Considering this, among the different types of physical exercises, the systematized regular practice of resistance exercises has been encouraged by some of the most important international organizations involved in studies about populational health(2-5).

This fact is fully justified based on countless positive information related to this type of physical exercise that has been published by the literature in the last years such as: reduction of risk factors associated to cardiovascular diseases and to the diabetes mellitus non-insulin dependent; osteoporosis prevention; reduction or maintenance of the body mass; improvement of the dynamic stability and preservation of the functional capacity(6). Thus, the number of participants of resistance exercise programs among young people, adults and aged from both gender and with different levels of physical fitness has increased significantly.

There is still much controversy related to the isolated practice of resistance training (RT). One of these controversies is related to possible negative modifications that, apparently, may be caused by RT during the time on the flexibility levels, once the information available in literature in this regard is not conclusive.

In this context, the hypotheses are supported by studies involving the analysis of the acute effect of RT on the flexibility or yet, by transversal studies, which there is an attempt of extrapolating the information found at a given moment, above all, in athletes with large experience on RT, however, without a more detailed follow-up of other variables supposedly involved in the process.

Although some of these studies point to a reduction on the flexibility levels shortly after the practice of the resistance training(7,8), some relevant methodological limitations such as the lack of standardization of the training programs performed by the subjects, the measure instrument used, the reduced number exercises performed, among others, impair a more detailed analysis of the information produced. Besides, a possible explanation for the range of motion reduction verified in these studies based on the relaxation stress was not confirmed with the use of a more sophisticated technique such as the electromyography(8), what suggests that other factors yet unknown may be involved in this process.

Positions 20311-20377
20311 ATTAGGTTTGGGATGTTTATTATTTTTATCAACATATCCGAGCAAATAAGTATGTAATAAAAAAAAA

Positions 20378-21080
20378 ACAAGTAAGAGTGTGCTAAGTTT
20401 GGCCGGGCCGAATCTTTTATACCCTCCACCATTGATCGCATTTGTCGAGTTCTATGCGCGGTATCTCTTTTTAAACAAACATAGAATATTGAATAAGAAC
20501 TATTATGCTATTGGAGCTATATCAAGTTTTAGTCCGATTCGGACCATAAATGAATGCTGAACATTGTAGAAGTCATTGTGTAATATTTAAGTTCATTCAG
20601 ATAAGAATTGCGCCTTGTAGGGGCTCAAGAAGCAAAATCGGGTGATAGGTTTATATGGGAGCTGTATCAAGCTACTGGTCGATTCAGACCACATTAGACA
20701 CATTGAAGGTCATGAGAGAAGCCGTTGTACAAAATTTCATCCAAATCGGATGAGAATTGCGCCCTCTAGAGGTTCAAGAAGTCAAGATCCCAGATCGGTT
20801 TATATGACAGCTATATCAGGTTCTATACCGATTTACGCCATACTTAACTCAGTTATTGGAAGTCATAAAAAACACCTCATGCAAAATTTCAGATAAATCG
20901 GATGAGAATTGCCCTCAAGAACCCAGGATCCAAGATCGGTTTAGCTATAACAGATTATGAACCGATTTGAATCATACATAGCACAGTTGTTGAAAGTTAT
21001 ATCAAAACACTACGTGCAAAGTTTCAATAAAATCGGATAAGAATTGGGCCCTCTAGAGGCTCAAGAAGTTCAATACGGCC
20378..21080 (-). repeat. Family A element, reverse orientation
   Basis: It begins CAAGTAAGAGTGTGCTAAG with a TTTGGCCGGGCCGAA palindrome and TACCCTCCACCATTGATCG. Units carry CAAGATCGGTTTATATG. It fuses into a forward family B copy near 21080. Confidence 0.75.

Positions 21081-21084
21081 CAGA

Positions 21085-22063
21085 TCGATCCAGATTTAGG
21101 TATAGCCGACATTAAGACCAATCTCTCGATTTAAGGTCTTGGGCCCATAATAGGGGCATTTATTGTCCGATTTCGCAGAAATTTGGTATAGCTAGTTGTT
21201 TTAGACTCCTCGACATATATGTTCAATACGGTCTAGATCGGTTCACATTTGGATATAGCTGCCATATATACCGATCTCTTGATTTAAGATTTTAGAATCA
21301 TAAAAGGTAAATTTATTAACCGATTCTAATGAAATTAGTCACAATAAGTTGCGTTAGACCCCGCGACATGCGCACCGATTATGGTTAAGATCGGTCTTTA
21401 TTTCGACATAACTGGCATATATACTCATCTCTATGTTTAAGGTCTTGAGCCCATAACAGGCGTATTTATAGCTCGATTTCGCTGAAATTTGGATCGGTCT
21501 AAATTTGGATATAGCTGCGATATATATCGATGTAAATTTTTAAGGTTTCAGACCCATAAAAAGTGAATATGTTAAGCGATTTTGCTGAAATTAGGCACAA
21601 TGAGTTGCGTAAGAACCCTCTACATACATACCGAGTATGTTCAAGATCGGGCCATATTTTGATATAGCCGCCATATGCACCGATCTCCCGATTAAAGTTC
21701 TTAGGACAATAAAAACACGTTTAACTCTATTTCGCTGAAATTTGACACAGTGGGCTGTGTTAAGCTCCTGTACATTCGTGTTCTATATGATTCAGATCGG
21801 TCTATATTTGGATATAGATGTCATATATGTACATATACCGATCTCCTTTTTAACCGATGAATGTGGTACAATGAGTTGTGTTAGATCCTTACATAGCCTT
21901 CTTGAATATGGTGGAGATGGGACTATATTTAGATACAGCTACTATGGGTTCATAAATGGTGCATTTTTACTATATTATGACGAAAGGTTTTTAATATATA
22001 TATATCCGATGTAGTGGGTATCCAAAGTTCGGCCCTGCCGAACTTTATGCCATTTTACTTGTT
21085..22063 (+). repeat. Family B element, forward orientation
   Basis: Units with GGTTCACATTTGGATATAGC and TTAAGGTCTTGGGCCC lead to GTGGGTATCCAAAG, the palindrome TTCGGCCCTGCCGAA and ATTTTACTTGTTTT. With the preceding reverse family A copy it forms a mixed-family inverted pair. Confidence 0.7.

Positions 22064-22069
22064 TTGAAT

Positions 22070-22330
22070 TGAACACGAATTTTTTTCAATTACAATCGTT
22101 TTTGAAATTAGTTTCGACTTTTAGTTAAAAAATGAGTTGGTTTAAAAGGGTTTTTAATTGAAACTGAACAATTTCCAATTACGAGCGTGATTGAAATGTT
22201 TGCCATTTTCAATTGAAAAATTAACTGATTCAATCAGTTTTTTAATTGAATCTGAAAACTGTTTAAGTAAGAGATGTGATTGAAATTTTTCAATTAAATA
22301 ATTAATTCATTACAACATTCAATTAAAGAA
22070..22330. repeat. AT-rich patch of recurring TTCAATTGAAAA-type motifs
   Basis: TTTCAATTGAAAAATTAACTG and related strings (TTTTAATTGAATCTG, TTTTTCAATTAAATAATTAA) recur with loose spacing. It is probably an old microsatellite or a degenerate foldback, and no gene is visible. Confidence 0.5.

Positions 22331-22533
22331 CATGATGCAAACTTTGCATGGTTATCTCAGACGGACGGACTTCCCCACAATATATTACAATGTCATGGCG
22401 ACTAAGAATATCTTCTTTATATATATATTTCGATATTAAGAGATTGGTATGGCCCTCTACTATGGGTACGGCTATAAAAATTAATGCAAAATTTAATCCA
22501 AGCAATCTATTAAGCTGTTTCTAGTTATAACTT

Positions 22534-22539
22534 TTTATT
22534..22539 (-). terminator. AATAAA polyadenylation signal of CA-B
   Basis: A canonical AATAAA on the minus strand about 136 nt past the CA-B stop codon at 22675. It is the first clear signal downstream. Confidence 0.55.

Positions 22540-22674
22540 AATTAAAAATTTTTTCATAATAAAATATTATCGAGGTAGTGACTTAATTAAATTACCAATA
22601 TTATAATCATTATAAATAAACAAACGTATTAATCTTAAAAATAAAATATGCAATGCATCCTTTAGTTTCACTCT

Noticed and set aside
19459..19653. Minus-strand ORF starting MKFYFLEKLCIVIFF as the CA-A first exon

Thus, the objective of the present study was to analyze the flexibility behavior after 10 weeks of a TP systematized program in untrained young adults.




Sixteen men (23.0 ± 2.1 years; 68.0 ± 7.0 kg; 178.8 ± 8.7 cm), apparently healthy voluntarily participated in this study. As initial inclusion criterion, the participants should be inactive or moderately active (regular physical activity < 2 times per weeks) as well as not having participated regularly of any physical exercise program in the last six months prior to the beginning of the experiment. Furthermore, each participant previously answered a questionnaire about the health history and no metabolic or muscle-skeletal dysfunction was reported.

From this point on, the subjects were randomly divided into two groups, each of them composed of eight individuals. The first group, called training group (TG) was submitted to 10 weeks of standardized resistance training practice, whereas the second group had no involvement in any regular physical exercise program.

The individuals, after being informed about the investigation objectives and the procedures to which they would be submitted, signed a consent form. This study was approved by the Ethics Research Committee of the Londrina State University, according to norms of the resolution 196/96 of the National Health Council on researches involving human beings.

Resistance training program

The RT program was performed during 10 consecutive weeks, three times a week, performed in alternated days. The frequency to the training sessions was above 86% (26 to 30 sessions).

The individuals from group TG were previously submitted to a period of two adaptation weeks before the beginning of the RT program with the objective of learning the motive tasks and familiarizing with the technical aspects (movement performance speed, repetitions counting, control of the recovery and respiration intervals during exercises), performing a total of six training sessions in this period.

Considering that participants of this study were not involved with the systematized practice of physical exercises for several months, it was opted to structure the RT program as a circuit (simple or alternated segment assemblage).

Thus, the training program was composed of 11 exercises for different muscular groups named: bench press and flat dumbbells fly (pectoral); lat pull down, seated row and barbell curve row (back); knee curls and squat (thigh); shoulder press (shoulder), arm curls and elbow extension with barbell in supine position in horizontal bench (biceps and triceps, respectively), sit up (abdomen).